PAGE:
Of course, you don’t really mind, if only because the cast is having so much fun. It really genuinely seems like everybody in the movie decided that they were going to enjoy themselves as much as humanly possible. The two stand-outs are Colin Farrell as Jerry and David Tennant as Peter Vincent. Farrell’s Jerry is a self-aware vampire who seems to get how incredibly creepy all the standard vampire tropes he uses might be. He’s aware of how uncomfortable others feel around him, and how his occasionally strange turns of phrase can make people uneasy. There’s a lovely moment where, after a midnight snack, Jerry greets his neighbours with a casual “Hi!” and a “How are you doing?”

Tennant's been doctoring his image...

Tennant has a bit of fun playing an R-rated character, making every instance of the “f-word” sound like a mini-event, as if freed from the burden of performing in family entertainment. His delivery style is as hyper-active and energetic as usual, but he takes a great deal of pleasure in playing a character fairly far removed from the one that made him famous. I hope that he does manage to find a niché in the States, if only because he has a wonderful skill for comedy and drama, as required.

This says nothing of the rest of the cast. Anton Yelchin plays the lead, and has established himself as a talent to watch in the past couple of years – he’s remarkably solid here, especially playing a relatively grounded character surrounded by a cast of scene-stealing supporting actors. I am always glad to see more of Imogen Poots, who was so wonderful in 28 Weeks Laterand has a great charm (and an effective American accent) here. And Toni Collette is welcome in just about any film she sees fit to appear in.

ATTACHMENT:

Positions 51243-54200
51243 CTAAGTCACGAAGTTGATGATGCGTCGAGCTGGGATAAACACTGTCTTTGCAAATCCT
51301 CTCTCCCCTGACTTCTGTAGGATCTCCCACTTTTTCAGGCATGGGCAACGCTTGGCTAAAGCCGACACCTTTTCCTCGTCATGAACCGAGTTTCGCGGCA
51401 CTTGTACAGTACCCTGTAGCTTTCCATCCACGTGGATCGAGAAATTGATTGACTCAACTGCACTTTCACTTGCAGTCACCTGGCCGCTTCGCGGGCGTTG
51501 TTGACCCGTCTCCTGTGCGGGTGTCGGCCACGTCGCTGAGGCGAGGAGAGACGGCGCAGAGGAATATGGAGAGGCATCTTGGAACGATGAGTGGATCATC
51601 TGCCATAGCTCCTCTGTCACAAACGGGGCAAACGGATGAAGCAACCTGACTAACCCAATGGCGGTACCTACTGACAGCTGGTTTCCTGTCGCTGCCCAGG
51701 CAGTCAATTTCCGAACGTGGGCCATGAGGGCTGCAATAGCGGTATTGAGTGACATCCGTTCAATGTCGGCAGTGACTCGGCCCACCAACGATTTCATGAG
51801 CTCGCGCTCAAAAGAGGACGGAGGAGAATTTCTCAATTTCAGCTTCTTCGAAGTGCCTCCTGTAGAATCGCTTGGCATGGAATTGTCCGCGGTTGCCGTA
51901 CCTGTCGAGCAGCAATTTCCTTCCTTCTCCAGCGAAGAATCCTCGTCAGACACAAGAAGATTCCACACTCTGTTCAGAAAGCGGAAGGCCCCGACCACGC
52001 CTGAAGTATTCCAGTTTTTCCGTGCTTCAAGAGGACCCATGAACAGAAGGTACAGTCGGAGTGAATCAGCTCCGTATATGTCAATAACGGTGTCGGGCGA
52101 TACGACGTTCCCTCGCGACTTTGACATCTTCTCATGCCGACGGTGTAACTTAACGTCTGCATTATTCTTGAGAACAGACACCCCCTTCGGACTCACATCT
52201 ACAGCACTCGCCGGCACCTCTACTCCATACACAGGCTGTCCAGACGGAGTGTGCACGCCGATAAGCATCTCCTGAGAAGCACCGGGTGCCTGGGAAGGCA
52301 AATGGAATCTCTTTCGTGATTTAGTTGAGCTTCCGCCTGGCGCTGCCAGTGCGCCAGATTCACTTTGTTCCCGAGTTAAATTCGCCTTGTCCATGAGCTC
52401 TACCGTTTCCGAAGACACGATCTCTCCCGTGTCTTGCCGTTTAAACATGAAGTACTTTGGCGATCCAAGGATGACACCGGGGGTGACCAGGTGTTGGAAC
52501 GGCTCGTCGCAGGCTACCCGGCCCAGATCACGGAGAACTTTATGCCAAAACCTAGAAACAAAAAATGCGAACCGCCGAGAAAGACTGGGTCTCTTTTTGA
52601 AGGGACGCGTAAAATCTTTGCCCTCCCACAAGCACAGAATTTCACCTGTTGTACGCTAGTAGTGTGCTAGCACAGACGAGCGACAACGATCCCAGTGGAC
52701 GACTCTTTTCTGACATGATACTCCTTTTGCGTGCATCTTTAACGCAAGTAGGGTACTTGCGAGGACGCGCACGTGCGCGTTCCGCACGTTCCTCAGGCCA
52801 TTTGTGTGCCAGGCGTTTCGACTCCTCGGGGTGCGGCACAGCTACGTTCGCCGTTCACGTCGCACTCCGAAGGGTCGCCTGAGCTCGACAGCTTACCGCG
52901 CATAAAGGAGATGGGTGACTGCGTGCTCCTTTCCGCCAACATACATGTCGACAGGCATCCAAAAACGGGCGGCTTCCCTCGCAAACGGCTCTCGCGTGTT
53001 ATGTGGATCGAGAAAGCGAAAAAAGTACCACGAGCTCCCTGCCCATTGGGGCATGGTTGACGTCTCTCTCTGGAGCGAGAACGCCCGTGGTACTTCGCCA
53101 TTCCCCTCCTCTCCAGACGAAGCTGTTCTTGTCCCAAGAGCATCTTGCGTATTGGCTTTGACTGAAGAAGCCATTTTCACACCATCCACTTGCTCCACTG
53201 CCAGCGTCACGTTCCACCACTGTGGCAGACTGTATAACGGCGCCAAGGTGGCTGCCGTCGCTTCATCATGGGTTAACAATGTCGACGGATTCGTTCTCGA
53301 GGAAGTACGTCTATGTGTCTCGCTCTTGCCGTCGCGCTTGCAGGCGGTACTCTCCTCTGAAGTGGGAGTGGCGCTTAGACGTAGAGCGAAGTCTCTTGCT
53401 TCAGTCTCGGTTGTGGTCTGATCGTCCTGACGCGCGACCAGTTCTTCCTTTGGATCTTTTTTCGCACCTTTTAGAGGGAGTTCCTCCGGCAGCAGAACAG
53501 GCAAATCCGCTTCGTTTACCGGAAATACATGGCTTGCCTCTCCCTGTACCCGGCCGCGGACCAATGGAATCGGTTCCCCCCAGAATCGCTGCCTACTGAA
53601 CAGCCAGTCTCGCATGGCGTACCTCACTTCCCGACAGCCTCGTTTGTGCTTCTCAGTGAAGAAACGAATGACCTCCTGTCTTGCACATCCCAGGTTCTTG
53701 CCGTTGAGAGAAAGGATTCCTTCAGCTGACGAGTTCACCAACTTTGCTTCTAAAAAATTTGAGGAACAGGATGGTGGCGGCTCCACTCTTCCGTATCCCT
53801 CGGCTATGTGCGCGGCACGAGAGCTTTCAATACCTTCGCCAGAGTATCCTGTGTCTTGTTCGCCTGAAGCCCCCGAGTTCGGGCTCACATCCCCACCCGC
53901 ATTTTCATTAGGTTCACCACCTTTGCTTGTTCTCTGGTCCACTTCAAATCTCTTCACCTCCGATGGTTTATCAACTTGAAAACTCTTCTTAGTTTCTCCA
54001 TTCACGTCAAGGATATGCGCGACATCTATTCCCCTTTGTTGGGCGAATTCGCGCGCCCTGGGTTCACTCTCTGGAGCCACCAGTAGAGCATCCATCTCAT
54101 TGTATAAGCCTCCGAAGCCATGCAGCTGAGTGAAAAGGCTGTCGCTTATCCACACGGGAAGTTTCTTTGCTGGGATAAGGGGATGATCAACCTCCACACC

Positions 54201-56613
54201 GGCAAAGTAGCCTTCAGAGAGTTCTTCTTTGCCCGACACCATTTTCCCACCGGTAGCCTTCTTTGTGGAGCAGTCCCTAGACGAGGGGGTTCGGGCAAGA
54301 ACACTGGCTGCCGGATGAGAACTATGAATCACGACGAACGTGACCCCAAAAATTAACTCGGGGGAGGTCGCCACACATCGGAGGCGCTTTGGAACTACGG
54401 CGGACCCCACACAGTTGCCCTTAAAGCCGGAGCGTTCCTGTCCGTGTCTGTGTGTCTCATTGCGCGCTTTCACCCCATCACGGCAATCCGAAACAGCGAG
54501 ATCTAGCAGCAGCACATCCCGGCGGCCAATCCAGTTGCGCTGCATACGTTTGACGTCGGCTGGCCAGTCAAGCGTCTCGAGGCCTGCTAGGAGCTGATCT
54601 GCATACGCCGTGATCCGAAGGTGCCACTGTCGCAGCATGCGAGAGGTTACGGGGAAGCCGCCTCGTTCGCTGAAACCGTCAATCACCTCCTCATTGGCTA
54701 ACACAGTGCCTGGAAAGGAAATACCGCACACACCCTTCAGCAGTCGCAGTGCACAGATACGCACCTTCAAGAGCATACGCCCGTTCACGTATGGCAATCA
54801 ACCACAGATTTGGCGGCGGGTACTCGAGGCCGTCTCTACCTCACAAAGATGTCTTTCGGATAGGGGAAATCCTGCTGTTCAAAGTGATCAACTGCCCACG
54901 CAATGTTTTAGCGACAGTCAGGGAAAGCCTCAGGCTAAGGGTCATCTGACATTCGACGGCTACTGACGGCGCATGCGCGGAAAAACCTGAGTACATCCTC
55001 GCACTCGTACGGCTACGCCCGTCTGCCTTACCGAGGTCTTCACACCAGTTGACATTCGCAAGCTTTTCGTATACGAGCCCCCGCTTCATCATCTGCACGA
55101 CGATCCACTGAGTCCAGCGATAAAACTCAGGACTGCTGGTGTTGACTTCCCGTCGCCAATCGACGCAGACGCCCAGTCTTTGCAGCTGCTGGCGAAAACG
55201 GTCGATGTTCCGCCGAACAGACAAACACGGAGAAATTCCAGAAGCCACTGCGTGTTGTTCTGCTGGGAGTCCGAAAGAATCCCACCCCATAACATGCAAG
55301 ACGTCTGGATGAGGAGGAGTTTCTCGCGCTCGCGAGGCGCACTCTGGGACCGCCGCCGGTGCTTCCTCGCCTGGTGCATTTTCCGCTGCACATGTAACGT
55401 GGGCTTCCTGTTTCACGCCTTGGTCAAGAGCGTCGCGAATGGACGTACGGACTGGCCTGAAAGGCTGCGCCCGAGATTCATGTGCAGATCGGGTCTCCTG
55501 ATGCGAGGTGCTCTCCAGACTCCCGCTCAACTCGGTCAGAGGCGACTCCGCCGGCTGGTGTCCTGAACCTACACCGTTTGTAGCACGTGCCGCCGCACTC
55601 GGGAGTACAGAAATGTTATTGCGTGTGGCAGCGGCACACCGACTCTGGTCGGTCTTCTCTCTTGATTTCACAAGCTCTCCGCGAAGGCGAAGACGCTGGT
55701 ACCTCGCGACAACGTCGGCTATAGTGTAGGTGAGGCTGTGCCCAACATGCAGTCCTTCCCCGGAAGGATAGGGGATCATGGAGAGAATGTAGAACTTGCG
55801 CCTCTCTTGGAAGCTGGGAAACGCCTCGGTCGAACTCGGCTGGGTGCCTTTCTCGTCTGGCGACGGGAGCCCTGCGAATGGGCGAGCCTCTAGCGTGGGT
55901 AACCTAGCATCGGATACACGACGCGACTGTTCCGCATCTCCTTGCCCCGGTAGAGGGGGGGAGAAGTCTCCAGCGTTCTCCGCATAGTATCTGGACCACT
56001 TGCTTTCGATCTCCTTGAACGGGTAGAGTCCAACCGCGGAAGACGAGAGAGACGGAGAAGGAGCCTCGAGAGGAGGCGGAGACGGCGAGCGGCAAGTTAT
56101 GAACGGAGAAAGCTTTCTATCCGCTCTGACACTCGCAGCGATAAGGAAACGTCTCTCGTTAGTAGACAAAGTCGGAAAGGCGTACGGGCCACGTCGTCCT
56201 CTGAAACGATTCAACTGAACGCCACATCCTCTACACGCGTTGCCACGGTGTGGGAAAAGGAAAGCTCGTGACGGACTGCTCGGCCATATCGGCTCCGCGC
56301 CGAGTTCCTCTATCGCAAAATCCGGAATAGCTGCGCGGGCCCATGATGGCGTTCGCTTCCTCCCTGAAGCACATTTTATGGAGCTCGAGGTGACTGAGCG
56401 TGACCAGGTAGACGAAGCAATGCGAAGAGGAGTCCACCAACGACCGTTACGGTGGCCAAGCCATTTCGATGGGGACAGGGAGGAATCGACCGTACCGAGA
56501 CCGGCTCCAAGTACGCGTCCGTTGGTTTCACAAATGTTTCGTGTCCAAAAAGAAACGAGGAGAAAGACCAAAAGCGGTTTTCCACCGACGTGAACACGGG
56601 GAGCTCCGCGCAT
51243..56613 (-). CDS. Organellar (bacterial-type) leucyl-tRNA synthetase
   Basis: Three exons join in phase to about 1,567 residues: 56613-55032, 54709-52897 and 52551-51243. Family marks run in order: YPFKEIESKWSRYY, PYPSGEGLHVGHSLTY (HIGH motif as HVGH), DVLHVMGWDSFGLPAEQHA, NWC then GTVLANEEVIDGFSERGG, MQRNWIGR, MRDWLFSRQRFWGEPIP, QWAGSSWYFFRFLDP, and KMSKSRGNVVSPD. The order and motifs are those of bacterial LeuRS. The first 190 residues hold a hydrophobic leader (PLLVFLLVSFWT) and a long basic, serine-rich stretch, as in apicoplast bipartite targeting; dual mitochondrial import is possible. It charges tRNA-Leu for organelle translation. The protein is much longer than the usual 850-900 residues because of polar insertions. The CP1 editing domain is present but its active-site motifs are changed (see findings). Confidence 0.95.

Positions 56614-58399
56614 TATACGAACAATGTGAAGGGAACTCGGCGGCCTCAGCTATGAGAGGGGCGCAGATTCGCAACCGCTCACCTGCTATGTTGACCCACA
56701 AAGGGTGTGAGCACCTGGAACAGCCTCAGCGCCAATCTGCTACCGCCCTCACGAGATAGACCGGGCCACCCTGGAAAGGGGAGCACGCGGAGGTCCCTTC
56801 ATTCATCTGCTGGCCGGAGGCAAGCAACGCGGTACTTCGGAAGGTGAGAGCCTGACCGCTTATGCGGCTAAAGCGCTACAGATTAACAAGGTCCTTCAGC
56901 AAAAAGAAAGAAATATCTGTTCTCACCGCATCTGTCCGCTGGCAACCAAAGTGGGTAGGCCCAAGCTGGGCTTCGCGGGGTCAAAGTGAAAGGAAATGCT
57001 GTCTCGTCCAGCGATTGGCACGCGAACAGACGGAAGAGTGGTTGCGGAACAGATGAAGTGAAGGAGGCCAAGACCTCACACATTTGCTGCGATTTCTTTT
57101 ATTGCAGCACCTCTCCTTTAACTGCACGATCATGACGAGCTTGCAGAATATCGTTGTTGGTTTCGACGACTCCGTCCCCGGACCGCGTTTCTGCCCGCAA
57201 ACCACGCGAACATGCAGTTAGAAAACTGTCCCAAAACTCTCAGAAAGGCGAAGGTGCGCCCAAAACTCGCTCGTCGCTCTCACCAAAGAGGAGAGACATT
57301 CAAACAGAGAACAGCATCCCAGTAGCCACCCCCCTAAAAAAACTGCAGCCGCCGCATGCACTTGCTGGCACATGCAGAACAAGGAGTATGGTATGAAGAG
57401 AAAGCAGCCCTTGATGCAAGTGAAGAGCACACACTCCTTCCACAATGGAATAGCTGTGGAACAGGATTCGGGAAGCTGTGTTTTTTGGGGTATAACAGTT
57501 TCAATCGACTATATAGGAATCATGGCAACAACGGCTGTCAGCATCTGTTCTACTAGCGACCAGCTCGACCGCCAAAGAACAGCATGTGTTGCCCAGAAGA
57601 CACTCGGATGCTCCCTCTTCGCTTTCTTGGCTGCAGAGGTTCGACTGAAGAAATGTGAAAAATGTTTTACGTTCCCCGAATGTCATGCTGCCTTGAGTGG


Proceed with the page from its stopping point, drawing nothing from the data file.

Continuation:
There's going to be bloody murder...

I’d be remiss if I finished the review without taking a moment to comment on the 3D. I’ll admit that the 3D is a gimmick, especially in this case, but it’s actually one of the better examples I have ever seen. It uses the 3D for all manner of cheesy effects, from blood flowing rather freely to a stake coming right at you to a discarded crucifix. It’s cheesy, but it reflects the fact that 3D is cheesy. What’s the point in using it if you aren’t going to exploit it in such a fashion? Again, the movie gains points for honesty, but also for execution. There’s a wonderful sense of depth afforded by the use of 3D, even in scenes where you wouldn’t necessarily expect it. There is a catch though. The film is, as the name implies, set heavily at night, so there are a lot of dark scenes that I worry might have looked better in 2D. Still, I could always make out what was going on, and it’s the first time I’ve felt 3D was justified in quite some time.

Fright Night is an entertaining little film, and one well worth your time. It’s not an instant classic, but it’s an enjoyable pulpy vampire movie. And, to be frank, it has been a while since we’ve had an enjoyably pulpy vampire film.

5 Responses

  1. I was tossed as to whether I should bother with this remake. I still divided but perhaps you’ve given a slight advantage towards a cheap matinee ticket.

    • Definitely give it a go. It’s not going be a standout of a blockbuster season that gave us Super 8, Thor, X-Men and Rise of the Planet of the Apes, but it’s genuinely good fun, and I think the fun that the cast and crew had making it is definitely contagious.

  2. I was on the fence like Stu, Tennant was a huge draw for me, but that draw was overshadowed by how much I dislike Mintz-Plasse.